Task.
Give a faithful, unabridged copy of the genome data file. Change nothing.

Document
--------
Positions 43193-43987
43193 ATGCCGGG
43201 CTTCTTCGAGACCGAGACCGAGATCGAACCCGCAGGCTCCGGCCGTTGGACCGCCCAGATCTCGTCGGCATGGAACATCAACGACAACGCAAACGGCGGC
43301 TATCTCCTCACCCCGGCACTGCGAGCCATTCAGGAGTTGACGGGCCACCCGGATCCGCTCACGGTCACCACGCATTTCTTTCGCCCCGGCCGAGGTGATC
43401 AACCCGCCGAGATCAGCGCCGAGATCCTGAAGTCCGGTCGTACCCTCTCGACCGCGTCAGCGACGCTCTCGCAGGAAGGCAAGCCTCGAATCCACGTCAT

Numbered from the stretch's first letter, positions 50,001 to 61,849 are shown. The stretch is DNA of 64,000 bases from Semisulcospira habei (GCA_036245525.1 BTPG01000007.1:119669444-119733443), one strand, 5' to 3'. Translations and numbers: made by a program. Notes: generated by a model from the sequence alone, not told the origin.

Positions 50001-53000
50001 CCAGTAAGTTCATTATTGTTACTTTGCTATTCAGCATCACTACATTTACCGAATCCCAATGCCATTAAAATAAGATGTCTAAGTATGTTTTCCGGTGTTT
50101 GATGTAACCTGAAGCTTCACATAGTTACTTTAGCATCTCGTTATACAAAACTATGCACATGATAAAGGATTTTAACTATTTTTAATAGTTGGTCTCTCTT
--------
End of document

Positions 43193-43987
43193 ATGCCGGG
43201 CTTCTTCGAGACCGAGACCGAGATCGAACCCGCAGGCTCCGGCCGTTGGACCGCCCAGATCTCGTCGGCATGGAACATCAACGACAACGCAAACGGCGGC
43301 TATCTCCTCACCCCGGCACTGCGAGCCATTCAGGAGTTGACGGGCCACCCGGATCCGCTCACGGTCACCACGCATTTCTTTCGCCCCGGCCGAGGTGATC
43401 AACCCGCCGAGATCAGCGCCGAGATCCTGAAGTCCGGTCGTACCCTCTCGACCGCGTCAGCGACGCTCTCGCAGGAAGGCAAGCCTCGAATCCACGTCAT

Numbered from the stretch's first letter, positions 50,001 to 61,849 are shown. The stretch is DNA of 64,000 bases from Semisulcospira habei (GCA_036245525.1 BTPG01000007.1:119669444-119733443), one strand, 5' to 3'. Translations and numbers: made by a program. Notes: generated by a model from the sequence alone, not told the origin.

Positions 50001-53000
50001 CCAGTAAGTTCATTATTGTTACTTTGCTATTCAGCATCACTACATTTACCGAATCCCAATGCCATTAAAATAAGATGTCTAAGTATGTTTTCCGGTGTTT
50101 GATGTAACCTGAAGCTTCACATAGTTACTTTAGCATCTCGTTATACAAAACTATGCACATGATAAAGGATTTTAACTATTTTTAATAGTTGGTCTCTCTT